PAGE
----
About a year ago, a few of us ladies from church decided to get together socially once a week.  We’ve grown from a small group of three to a total of about 8 depending on who is available.  We usually meet for coffee and conversation.

On Friday night, one of those friends went home to heaven.  In the brief time of getting to know her, we all watched as she struggled with COPD and other health issues.  For her, this little weekly diversion was more than necessary.  It was a way for her to feel connected, loved and open to talk about her life.  It has also become a nurturing time for all of us.  We can bare our difficulties without being judged.  We can talk about things funny or serious and share our common faith through adversity.

This friend grew up in the Christian faith.  She served her country in the military.  She dreamed of some day becoming a librarian, because of her love of books.  She talked about her sons and grandchildren a lot.  She was so proud of those little ones and wanted them to be a part of her church as well.  Her life was full of tragedy beyond our comprehension, yet she clung to the cross and her hope of a future in heaven.

Through this interaction, we became bonded as friends.  Her death came as a complete surprise to us, because she seemed so happy the last few times we were together.  She had some frustrations with using the prescribed oxygen for her breathing a while back.  She quit smoking and seemed on a path to physical recovery.  Last week she sat with us in church and worshipped alongside us.  Her face was radiant and I had a feeling of comfort when I talked to her.  She seemed to have come to grips with her illness and at peace with it.  She also talked about another grandchild on the way.

Life is so fragile.  On Saturday, I wrote a post about aging and never knowing when our time will come to an end.  For my friend, life is just beginning. She is in the presence of our Savior. She will no longer struggle for air.  She is wrapped in glorious robes of salvation and will live eternally because of what Jesus did for her.  Death has no dominion over us when we believe in God’s everlasting love for us.  Rest in eternal peace, my friend.  We’ll all get together again someday.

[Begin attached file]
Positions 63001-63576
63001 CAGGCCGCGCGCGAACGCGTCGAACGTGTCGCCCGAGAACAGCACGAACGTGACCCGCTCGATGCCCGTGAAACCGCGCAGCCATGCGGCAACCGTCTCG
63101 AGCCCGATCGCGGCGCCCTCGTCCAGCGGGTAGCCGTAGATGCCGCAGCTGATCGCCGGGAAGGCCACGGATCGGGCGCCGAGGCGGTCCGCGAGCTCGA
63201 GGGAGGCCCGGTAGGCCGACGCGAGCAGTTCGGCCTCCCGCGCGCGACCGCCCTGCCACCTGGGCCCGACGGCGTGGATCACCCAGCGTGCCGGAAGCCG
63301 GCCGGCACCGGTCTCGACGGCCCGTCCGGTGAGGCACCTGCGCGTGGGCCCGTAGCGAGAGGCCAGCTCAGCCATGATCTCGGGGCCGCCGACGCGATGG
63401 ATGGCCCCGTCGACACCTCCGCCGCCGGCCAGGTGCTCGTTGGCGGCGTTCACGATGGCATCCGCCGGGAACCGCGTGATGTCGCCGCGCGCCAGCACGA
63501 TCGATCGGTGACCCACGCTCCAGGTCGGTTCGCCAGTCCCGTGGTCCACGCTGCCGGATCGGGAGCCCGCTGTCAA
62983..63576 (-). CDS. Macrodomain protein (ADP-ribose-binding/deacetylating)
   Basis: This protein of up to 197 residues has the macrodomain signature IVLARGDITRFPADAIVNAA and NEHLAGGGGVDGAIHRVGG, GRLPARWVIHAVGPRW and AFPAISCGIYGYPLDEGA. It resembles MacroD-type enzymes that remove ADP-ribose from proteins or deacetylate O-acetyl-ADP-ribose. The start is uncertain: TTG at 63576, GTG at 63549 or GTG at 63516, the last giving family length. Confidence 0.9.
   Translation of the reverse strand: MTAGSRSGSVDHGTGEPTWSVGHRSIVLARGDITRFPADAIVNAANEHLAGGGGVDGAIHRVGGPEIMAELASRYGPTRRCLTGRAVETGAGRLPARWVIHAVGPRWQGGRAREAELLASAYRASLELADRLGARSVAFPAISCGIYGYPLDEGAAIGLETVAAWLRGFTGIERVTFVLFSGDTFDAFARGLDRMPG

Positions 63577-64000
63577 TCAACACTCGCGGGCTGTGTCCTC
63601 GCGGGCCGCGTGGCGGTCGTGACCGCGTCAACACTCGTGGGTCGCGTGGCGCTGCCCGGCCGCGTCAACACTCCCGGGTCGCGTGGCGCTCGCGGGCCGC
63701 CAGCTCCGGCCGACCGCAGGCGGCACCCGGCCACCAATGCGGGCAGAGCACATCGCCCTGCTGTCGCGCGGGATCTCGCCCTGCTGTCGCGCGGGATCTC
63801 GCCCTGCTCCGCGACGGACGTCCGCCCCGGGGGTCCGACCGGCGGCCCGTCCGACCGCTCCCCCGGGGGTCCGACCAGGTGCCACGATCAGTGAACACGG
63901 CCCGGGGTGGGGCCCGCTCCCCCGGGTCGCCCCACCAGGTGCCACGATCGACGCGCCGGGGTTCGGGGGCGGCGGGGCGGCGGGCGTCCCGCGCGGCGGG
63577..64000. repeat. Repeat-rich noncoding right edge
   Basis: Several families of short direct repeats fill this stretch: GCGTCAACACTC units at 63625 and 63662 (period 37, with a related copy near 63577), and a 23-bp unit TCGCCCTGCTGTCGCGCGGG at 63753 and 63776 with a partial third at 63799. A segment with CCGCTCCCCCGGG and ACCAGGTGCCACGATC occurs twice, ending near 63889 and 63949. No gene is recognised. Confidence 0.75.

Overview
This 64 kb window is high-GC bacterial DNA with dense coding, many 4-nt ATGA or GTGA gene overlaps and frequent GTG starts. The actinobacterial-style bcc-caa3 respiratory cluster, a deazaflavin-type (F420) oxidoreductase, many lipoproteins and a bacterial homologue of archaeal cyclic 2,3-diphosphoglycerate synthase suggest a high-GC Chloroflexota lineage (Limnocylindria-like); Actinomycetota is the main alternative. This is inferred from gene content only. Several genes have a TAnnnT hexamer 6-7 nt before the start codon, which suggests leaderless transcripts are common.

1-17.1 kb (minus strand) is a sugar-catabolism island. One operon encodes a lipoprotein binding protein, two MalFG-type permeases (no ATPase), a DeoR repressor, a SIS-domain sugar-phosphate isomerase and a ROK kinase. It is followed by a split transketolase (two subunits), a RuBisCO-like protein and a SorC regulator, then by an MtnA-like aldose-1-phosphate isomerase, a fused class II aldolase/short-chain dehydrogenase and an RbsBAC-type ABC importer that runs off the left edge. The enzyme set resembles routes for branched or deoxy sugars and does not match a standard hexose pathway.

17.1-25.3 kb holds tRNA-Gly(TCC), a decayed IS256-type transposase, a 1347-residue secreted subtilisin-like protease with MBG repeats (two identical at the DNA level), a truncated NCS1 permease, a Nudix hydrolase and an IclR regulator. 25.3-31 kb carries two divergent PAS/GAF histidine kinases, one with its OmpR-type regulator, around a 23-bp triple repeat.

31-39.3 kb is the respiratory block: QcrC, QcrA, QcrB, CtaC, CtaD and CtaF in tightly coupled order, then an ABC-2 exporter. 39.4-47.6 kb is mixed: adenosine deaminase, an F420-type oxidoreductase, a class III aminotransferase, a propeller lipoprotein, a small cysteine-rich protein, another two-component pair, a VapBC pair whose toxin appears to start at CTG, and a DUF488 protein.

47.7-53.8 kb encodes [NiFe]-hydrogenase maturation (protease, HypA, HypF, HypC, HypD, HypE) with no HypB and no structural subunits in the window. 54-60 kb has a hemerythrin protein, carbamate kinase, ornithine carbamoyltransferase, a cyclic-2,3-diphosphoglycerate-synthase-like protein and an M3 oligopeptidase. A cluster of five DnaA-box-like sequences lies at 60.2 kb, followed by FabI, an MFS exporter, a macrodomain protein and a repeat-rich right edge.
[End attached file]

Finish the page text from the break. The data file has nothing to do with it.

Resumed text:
“Behold! I tell you a mystery. We shall not all sleep, but we shall all be changed,”  1Corinthians 15:51




As I reach the end of my years, I find I have a lot of good information stored up in this old decrepit mind of mine. If I don't write it all down, it may vanish and no one will have the advantage of my thoughts. This is why this blog exists. I love the Lord, Jesus with all my heart and soul. I know I'm undeserving of all He's done for me, but I also know that His love is beyond my comprehension. I've always wanted to write. I never kept diaries, but tucked my thoughts in my head for future reference. I use them now in creating stories, plays, poetry and my blog. I continue to learn every day. I believe the compilation of our time spent with God will have huge affect on the way we live. I know I'm a sinner and I need a Savior. I have One through Jesus, Christ. My book, "Stages - a memoir," is about the seven stages of life from the perspective of a woman. It addresses all the things girls and women go through in life as they travel it with Jesus, and it is available on
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  1. I’m sorry Kathy—you’re right, life is so fragile.
    And it can be difficult and a challenge.
    May your friend now breathe freely!!!

    Liked by 1 person

    • says:

      Only in her sixties and a life of sadness she is now at peace. Our days are like a whisper. Thanks for your sympathy .

      Liked by 1 person

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